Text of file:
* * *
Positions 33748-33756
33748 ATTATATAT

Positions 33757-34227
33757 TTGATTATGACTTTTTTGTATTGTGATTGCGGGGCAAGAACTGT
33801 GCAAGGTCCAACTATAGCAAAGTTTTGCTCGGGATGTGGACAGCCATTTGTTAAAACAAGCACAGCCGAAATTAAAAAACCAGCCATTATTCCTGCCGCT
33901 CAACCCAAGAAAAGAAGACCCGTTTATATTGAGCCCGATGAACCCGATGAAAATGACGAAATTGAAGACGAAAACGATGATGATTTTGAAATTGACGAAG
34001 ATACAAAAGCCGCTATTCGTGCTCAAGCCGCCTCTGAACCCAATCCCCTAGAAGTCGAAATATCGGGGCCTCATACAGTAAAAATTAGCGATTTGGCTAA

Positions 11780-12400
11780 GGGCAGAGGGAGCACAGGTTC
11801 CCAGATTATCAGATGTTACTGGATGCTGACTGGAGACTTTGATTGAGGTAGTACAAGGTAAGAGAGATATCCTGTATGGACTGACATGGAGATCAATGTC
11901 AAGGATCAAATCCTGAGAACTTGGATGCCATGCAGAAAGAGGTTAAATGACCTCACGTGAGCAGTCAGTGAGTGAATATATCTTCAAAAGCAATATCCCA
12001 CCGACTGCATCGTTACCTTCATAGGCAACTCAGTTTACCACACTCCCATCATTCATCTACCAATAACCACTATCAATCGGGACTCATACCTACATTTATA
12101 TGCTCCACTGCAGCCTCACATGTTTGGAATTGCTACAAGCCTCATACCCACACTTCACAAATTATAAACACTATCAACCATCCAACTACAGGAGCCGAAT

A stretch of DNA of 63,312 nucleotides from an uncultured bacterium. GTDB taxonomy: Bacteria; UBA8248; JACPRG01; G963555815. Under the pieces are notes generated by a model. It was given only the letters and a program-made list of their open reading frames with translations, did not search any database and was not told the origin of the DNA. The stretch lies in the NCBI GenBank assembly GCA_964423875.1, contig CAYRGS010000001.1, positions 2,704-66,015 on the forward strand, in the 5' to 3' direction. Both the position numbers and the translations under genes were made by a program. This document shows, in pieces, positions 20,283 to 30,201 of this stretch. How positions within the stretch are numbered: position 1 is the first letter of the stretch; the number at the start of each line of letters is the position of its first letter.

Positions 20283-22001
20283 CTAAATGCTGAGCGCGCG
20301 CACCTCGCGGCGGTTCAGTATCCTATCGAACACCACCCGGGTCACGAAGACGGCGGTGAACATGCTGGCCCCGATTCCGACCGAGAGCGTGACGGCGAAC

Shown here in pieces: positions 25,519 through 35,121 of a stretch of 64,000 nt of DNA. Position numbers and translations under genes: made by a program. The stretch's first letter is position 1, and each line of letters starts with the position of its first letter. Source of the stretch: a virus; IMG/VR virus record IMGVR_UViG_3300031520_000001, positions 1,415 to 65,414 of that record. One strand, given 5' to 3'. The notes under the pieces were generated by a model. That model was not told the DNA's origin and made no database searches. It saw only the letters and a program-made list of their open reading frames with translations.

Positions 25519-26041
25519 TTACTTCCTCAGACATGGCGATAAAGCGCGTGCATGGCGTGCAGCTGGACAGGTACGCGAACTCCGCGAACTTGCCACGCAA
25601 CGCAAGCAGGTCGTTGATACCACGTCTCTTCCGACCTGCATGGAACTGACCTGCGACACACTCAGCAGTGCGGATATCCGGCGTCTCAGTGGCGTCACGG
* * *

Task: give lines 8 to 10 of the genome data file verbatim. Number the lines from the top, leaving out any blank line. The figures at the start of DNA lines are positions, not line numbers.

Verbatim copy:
Positions 11780-12400
11780 GGGCAGAGGGAGCACAGGTTC
11801 CCAGATTATCAGATGTTACTGGATGCTGACTGGAGACTTTGATTGAGGTAGTACAAGGTAAGAGAGATATCCTGTATGGACTGACATGGAGATCAATGTC